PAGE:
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Praising by Damned Faintness: The NSAs, SoSs, and SoDs Who Didn’t Endorse Chuck Hagel

Ever since this letter, in which a bunch of former Directors of Central Intelligence–but not Poppy Bush–came out against torture investigations, I’ve been more interested in who doesn’t sign these endorsement letters than who does.

For example, did you notice that Harold Koh did not vouch for John Brennan’s respect for the rule of law the other day, even though his counterpart at DOD, Jeh Johnson, did?

The same is true of this letter–signed by a bunch of former National Security Advisors and Secretaries of Defense and State in support of Chuck Hagel’s nomination to be Defense Secretary.

Here’s who did endorse:

Hon. Madeleine Albright, former Secretary of State

Hon. Samuel Berger, former National Security Advisor

Hon. Harold Brown, former Secretary of Defense

Hon. Zbigniew Brzezinski, former National Security Advisor

Hon. William Cohen, former Secretary of Defense

Hon. Robert Gates, former Secretary of Defense

Hon. James Jones, former National Security Advisor

Hon. Melvin Laird, former Secretary of Defense

Hon. Robert McFarlane, former National Security Advisor

Hon. William Perry, former Secretary of Defense

Hon. Colin Powell, former Secretary of State and National Security Advisor

Hon. George Shultz, former Secretary of State

Hon. Brent Scowcroft, former National Security Advisor

Which leaves–in addition to currently serving Tom Donilon, Leon Panetta, and Hillary Clinton–these non-endorsers:

Stephen Hadley

Condi Rice (both NSA and State)

Anthony Lake (Lake directs UNICEF right now, which may preclude such endorsements)

Frank Carlucci (both NSA and Defense Secretary) [Update: Thanks to Justin Raimundo for correcting me–while Carlucci did not sign this letter, he did sign a LTE in support of Hagel]

John Poindexter

William Clark (NSA for Reagan)

Richard Allen (NSA for Reagan)

Henry Kissinger (both NSA and State)

Donald Rumsfeld

Dick Cheney

James Schlesinger

James Baker III

Jeebus, White House, get on your game! You want people to vote for Hagel? Release the list of all the corporatist warmongers who didn’t endorse Chuck Hagel. Hagel may not be my first choice, but there is no clearer praise than the list of non-endorsers Hagel has racked up.

Did Addington Oppose 9/11 Commission Questions to Avoid Independent Evaluation of Torture Program?

Shortly after news broke that CIA destroyed the torture tapes, the 9/11 Commission issued a letter complaining that they had not been told of–much less been allowed to review–the torture tapes.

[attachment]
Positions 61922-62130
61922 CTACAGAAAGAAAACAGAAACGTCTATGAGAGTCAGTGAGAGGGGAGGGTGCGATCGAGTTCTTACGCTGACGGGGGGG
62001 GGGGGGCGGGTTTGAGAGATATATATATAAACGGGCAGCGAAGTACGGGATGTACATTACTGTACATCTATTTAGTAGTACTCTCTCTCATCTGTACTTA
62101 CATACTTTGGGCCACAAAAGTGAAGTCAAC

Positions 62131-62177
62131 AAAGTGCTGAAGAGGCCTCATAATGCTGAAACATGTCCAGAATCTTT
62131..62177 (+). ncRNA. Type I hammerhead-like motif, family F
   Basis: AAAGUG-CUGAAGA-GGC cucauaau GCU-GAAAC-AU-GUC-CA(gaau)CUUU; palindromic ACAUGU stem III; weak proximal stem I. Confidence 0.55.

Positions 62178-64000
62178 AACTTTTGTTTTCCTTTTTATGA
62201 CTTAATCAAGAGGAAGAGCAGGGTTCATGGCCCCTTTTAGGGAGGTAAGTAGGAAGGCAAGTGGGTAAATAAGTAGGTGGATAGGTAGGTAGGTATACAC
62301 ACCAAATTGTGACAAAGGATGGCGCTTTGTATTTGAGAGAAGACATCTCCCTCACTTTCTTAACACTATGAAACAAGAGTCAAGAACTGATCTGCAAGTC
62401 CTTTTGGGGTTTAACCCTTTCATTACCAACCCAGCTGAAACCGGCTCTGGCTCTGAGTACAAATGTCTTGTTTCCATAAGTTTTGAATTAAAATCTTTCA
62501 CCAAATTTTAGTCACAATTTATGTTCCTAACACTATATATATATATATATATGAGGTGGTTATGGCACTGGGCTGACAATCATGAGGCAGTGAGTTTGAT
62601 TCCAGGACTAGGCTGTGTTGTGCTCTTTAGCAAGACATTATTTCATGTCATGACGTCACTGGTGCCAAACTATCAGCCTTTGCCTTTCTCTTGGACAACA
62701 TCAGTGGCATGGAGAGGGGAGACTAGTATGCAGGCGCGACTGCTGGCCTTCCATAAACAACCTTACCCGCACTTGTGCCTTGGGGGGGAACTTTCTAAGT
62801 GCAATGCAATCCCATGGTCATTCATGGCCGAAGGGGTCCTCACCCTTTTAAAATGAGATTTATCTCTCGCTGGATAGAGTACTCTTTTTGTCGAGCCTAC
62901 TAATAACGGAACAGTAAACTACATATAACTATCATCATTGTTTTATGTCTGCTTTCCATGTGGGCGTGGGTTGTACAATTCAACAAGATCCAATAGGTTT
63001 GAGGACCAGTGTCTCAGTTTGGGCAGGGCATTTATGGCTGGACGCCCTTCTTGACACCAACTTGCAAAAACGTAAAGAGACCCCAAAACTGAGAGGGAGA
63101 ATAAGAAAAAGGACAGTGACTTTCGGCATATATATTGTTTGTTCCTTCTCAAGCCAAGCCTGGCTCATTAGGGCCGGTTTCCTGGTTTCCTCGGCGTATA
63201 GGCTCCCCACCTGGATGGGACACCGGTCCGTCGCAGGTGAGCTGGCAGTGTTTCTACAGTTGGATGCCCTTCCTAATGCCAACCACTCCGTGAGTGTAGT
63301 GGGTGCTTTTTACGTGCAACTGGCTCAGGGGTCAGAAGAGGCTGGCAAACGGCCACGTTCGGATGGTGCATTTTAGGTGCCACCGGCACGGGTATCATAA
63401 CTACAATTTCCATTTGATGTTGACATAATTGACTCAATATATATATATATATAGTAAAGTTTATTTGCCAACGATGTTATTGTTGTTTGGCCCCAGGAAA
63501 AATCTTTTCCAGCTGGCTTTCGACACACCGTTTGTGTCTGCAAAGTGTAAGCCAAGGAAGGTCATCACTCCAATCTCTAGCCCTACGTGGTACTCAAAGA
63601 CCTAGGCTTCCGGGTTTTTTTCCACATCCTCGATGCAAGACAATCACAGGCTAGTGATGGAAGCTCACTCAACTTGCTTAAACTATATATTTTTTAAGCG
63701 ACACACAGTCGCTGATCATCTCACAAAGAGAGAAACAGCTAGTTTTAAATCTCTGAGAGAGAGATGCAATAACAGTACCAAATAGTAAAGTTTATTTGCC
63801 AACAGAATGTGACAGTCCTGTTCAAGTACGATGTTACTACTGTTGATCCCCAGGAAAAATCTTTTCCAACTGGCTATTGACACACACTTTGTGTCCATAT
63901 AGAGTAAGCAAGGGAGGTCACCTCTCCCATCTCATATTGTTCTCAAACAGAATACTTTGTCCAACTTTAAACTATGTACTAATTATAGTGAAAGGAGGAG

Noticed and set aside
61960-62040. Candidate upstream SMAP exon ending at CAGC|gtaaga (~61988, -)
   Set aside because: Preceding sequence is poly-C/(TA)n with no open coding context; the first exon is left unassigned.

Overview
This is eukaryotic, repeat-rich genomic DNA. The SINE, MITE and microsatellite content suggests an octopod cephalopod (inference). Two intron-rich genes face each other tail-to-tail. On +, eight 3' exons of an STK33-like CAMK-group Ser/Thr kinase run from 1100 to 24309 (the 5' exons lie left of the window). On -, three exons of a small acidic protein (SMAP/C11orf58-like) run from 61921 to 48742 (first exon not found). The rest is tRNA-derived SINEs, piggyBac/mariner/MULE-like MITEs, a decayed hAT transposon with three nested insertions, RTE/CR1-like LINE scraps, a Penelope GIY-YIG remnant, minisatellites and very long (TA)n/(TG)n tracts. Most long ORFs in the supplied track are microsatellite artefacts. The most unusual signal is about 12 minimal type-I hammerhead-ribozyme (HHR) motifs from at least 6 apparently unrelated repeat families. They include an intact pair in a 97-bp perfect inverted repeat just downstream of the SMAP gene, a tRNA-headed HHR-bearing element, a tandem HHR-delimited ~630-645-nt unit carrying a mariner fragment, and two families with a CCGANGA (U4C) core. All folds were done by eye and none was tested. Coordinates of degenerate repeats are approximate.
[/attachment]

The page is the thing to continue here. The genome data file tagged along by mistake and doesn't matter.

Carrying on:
The commission’s mandate was sweeping and it explicitly included the intelligence agencies. But the recent revelations that the C.I.A. destroyed videotaped interrogations of Qaeda operatives leads us to conclude that the agency failed to respond to our lawful requests for information about the 9/11 plot. Those who knew about those videotapes — and did not tell us about them — obstructed our investigation.

They released a memo from Philip Zelikow describing how the Administration refused to allow the 9/11 Commission direct access to detainees in early 2004.

The full Commission considered this issue in a meeting on January 5, 2004 and decided the CIA responses were insufficient. It directed the staff to prepare a letter to administration officials that would make the dispute public. There were then discussions between Hamilton and White House counsel Alberto Gonzales and several meetings of CIA lawyers with Commission staff. The Commission offered various compromises to avoid disrupting the interrogation process, including direction or observation of questioning in real-time using one-way glass, adjoining rooms, or similar techniques. In a January 15, 2004 memo to Gonzales, Muller, and Undersecretary of Defense Steve Cambone, Zelikow wrote, “We remain ready to work creatively with you on any option that can allow us to aid the intelligence community in cross-examining the conspriators on many critical details, clarify for us what the conspirators are actually saying, and allow us to evaluate the credibility of these replies.”

But these negotiations made little progress. Hamilton and commissioner Fred Fielding then met with Gonzales, Tenet, Secretary of Defense Rumsfeld, and Chris Wray from the Department of Justice. The administration offered to take sets of written followup questions, pose them to detainees, relay answers back to the Commission, and take further questions. In a January 26, 2004 meeting the Commission accepted this proposal as the best information it could obtain to address its longstanding questions.

Today’s document dump includes an interesting snapshot of the Administration response to the Commission request. (PDF 25-30)

It appears that David Addington took the lead on refusing the 9/11 Commission’s request. It appears Addington got the draft of the letter from 9/11 Commission–which was addressed to Rummy and George Tenet. Tenet and Addington clearly had a conversation about how to respond. But it seems that Addington drafted the response, got Condi, Andy Card, and Alberto Gonzales to review it, and then sent it to Tenet (and, presumably, Rummy) to okay and sign the letter.

In other words, OVP had the lead in refusing the 9/11 Commission’s request for more information from the detainees.

The document is also interesting for the underlining on the letter from the Commission. While it’s not clear who made the markings (though it seems likely to be Addington since that version of the letter clearly came from him), whoever made them appears to have reacted strongly against the Commission’s intention to independently evaluate the detainees and their interrogations. Read more